The Latino Explosion: 1

Alex Henderson
In recent years, the ever-increasing power of the Latino market in the U.S. has been a frequent topic in the mainstream media, and that power is illustrated by everything from the high ratings of Univision, the largest Spanish-language television network in the U.S., to the CD sales of such major Latin pop-rock stars as Shakira, Juanes, Alejandra Guzman and Maná.

In heavily Latino cities such as Los Angeles and Miami, the telenovelas (Latin soap operas) “Rubí” and “La Madrastra,” both supplied to Univision by Mexican TV giant Televisa, seriously rivaled English-language programming in the Nielsen ratings in the mid-2000s — and after Univision announced in February that it was being put up for sale (the asking price is $11 billion), it was reported that possible bidders might include Australian media mogul Rupert Murdoch and Microsoft head Bill Gates, the wealthiest man in the world.

All of these facts and figures are not lost on the American adult entertainment industry, which has seen a dramatic increase in Latin-themed porn in the 2000s.

Brazil’s Porn Valley
Erotic material with a Latino focus is hardly a new phenomenon; Spain has been supplying many of the world’s Spanish-language adult films for a long time, and Portuguese-speaking Brazil is providing so many adult movies that it is considered the San Fernando Valley of South America.

Brazil even has its own adult industry trade organization called the Brazilian Erotic Industry Association (or, as it is known in Portuguese, Associação Brasileira das Empresas do Mercado Erótico e Sensual) — known as the Brazilian equivalent of the Free Speech Coalition in the U.S.

But the big change occurring indicates a much greater interest in Latino talent on the part of English-speaking adult companies in the U.S. — a country that, according to the U.S. Census Bureau’s website, had an estimated 41.3 million Latino residents as of July 2004 (in addition to the 3.9 million people living in Puerto Rico) and will have a projected Latino population of 102.6 million by the year 2050.

From Kick Ass Pictures’ popular “Chica Boom” line to an endless supply of Latin-themed adult websites, the U.S.-based, English-speaking part of the adult entertainment industry has clearly become much more Latino-minded in the 2000s.

“I think the adult industry has been catching on to the fact that Latin erotica is popular and that there are many consumers out there who enjoy it,” explained the Las Vegas-based Latina nude model Justine Sands, whose parents are from Spain and the Dominican Republic. “It has grown so rapidly and has become its own niche market. Every time I go online, I see another new Latin adult website that I’ve never seen before. So I would imagine it is growing quickly every day.”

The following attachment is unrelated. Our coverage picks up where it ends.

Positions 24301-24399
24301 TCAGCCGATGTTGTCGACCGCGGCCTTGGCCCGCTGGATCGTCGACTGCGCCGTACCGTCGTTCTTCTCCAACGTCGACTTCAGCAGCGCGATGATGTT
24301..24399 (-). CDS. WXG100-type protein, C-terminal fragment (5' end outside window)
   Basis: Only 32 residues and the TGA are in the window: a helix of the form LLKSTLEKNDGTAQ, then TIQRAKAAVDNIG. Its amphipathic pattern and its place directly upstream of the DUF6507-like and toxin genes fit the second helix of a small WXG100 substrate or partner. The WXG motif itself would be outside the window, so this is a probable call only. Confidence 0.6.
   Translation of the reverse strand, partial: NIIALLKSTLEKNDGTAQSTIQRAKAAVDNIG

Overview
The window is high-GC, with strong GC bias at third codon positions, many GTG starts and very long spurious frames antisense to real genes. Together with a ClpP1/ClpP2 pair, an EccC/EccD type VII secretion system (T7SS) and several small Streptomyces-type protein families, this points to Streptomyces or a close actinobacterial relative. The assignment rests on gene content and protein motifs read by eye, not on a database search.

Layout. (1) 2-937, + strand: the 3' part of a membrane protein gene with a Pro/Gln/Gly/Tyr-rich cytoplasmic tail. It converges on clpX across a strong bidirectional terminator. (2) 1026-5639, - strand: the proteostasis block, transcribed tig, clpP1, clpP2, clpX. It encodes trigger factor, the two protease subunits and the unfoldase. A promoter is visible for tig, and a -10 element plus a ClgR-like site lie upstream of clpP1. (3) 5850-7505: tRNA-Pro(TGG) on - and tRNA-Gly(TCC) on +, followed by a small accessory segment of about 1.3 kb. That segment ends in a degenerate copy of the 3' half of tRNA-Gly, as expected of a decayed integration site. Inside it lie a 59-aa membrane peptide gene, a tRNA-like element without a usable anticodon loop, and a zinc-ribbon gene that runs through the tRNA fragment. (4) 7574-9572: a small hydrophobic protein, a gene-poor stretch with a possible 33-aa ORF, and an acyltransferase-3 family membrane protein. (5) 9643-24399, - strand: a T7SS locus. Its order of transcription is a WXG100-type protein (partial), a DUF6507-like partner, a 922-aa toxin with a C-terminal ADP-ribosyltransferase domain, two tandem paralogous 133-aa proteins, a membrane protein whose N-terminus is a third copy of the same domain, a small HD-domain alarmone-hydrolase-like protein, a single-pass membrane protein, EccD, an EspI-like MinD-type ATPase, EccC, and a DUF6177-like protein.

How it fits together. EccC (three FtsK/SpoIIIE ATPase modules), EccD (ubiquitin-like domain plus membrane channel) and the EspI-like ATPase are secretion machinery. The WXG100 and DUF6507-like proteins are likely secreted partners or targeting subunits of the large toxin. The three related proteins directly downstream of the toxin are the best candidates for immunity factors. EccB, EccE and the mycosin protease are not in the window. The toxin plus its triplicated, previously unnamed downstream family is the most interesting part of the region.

The U.S.-based webmasters who have been offering Latin-themed content for the English-speaking market include — among countless others — Tucson, Ariz.-based TopBucks with “Fantasy Latina,” the Miami-based NastyDollars with “8th Street Latinas,” TrafficCashGold with “Horny Spanish Flies,” MrSkinCash with “LatinMovieBabes,” SterlingCash with “In Bed With Eva” and Naughty America with “My Naughty Latin Maid” and “Latin Adultery.” And there are other U.S.-based Internet companies offering Latin-themed sites exclusively, for example, LatinTeenCash with La Zona Modelos, Pacino’s World and Selena Spice and LatinCash with both heterosexual- oriented sites and, and gay sites and

“The Latin scene is ever so popular now compared to, say, five years ago,” Gary Dginger, program manager for LatinCash, said. “With all this hype of Latin celebrities, the Latin niche is here for good. I would say the Latin niche has grown about 200 percent in the last five years. Latin culture and lifestyle is part of our everyday lives, and the Latin presence is very strong in the adult industry these days.”

Sands, who is fluent in both English and Spanish, noted that when she started her website (which is in English) in 1998, it was a rarity to see a U.S.-based, English-language adult website that focused on a Latina nude model. And Mark Kulkis, president of the Los Angeles-based Kick Ass Pictures, recalled that before he started his company’s “Chica Boom” series in 2000, there were plenty of skeptics at non-Latino adult film companies who doubted that Latina-themed erotica could work in the English-language market.

But Kulkis proved the skeptics wrong — and in April, the “Chica Boom” series (which Kulkis described as a consistently great seller) was up to 36 titles. The series proved to be quite influential in the San Fernando Valley, and many English-oriented companies have since launched well-known Latin lines (for example, gonzo porn giant Red Light District’s “Young Tight Latinas” series).

“Now, there are a ton of English-language porn companies with Latin lines,” Kulkis explained. “But when I started ‘Chica Boom,’ no other English-language companies were putting out good Latin lines. Before ‘Chica Boom,’ I would ask directors, ‘Why doesn’t someone do a Latin line? I mean, we’re living in L.A., which has a huge Latino population.’ And they were like, ‘There just aren’t that many Latin girls who would do it — they’re too Catholic.’ But I always thought that was bullshit. I always felt it was just a matter of finding the right girls and putting the package together, and I did that with ‘Chica Boom’ in 2000. Between then and now, I have seen a lot more Latin girls in the industry being offered through agents.”

In part two, we'll see how Latin hotties are fueling consumer's appetites and the language barrier.